Among the patients with abnormality in chest CT, multifocal (95%) and bilateral (92%) lung involvement with a peripheral distribution (100%) of pulmonary opacities were commonly observed. Lower lobes were frequently involved compared to the upper lobes. This pattern of distribution in our study is consistent with those reported in the literature., The common parenchymal abnormalities in our study were ground-glass densities (88%), interlobular septal thickening (70%), subpleural bands (40%), and consolidation with (34%) or without ground-glass densities (36%). Bronchial thickening (17%), nodules (17%), lymphadenopathy (16%), pleural effusion (9%), traction bronchiectasis (7%), reverse halo (2%), pneumothorax (1%), and vascular enlargement (1%) were less frequently encountered in our population [Figure 3], [Figure 4], [Figure 5], [Figure 6], [Figure 7], [Figure 8], [Figure 9], [Figure 10]. A meta-analysis of 9907 patients with COVID-19 conducted by Zarifian et al. reported similar results, in which GGO with/without consolidation (77.18%), reticulations (46.24%), and air bronchogram (41.61%) were the common chest CT findings. These CT findings were concluded to be common abnormalities in multiple meta-analyses and systematic reviews., However, vascular enlargement, reported in various trials as a common finding in COVID-19, was seen in only 1% of our study population.,, Possible reasons could be differences in ethnicity of the study population and differences in the timing at which CT chest was performed.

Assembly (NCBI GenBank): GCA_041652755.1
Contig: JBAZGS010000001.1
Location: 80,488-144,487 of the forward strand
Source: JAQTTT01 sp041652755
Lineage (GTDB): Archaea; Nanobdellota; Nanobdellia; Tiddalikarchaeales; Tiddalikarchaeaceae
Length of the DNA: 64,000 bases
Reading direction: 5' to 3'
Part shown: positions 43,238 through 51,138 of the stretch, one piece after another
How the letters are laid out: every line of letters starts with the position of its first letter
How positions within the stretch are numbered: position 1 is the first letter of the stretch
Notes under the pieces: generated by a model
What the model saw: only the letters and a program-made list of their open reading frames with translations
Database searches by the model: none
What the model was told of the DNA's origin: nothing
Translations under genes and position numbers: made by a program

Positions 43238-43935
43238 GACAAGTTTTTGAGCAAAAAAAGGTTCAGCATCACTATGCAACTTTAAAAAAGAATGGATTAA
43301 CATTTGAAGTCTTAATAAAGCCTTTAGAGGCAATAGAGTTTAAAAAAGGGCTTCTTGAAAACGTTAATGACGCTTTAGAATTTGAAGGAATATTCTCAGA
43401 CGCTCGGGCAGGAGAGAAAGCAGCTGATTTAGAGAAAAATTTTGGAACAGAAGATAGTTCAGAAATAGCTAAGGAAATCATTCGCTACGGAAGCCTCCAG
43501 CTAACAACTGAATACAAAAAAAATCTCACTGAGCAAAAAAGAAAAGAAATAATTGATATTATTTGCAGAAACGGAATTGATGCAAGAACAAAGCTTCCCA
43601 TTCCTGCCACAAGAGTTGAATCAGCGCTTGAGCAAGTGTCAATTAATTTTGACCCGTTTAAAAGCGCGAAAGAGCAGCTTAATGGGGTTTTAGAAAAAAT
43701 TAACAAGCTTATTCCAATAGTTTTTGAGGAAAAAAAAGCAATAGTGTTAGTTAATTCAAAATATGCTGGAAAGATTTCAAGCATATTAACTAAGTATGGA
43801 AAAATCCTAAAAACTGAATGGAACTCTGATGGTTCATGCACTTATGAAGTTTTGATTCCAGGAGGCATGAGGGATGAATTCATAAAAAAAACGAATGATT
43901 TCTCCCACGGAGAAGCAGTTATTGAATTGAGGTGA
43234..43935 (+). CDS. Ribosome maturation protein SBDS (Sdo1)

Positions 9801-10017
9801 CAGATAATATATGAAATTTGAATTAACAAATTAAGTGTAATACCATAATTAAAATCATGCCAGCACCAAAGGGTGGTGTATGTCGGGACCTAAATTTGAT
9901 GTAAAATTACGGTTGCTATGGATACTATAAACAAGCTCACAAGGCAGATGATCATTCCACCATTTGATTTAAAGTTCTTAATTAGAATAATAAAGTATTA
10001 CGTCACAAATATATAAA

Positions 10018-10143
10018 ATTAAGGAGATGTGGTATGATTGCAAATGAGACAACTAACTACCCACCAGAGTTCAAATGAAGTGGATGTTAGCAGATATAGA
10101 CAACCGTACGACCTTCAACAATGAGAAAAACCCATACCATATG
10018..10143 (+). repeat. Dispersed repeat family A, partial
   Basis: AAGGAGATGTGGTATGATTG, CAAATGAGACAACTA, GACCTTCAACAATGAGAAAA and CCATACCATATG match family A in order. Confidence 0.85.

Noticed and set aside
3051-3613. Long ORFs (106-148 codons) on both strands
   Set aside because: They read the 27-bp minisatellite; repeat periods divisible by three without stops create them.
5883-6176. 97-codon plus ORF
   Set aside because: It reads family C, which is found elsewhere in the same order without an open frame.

|Figure 3: Axial nonenhanced CT image (lung window) showing left-sided focal ground-glass attenuation (arrow head). CT = Computed tomography|
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|Figure 4: Axial nonenhanced CT image (lung window) showing bilateral ground-glass attenuation with superimposed septal thickening resulting in a crazy paving appearance. CT = Computed tomography|
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|Figure 5: Axial nonenhanced CT image (lung window) showing diffuse areas of septal thickening (arrow heads) in the bilateral lower lobes. CT = Computed tomography|
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|Figure 6: Axial nonenhanced CT image (lung window) showing focal consolidation with air bronchogram within (arrow head). CT = Computed tomography|
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|Figure 7: Axial nonenhanced CT image (lung window) showing two focal areas of central ground-glass opacity with a surrounding halo of consolidation resulting in a reverse halo appearance (arrow heads). CT = Computed tomography|
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|Figure 8: Axial nonenhanced CT image (lung window) showing vascular enlargement/thickening (arrow heads) bilaterally. CT = Computed tomography|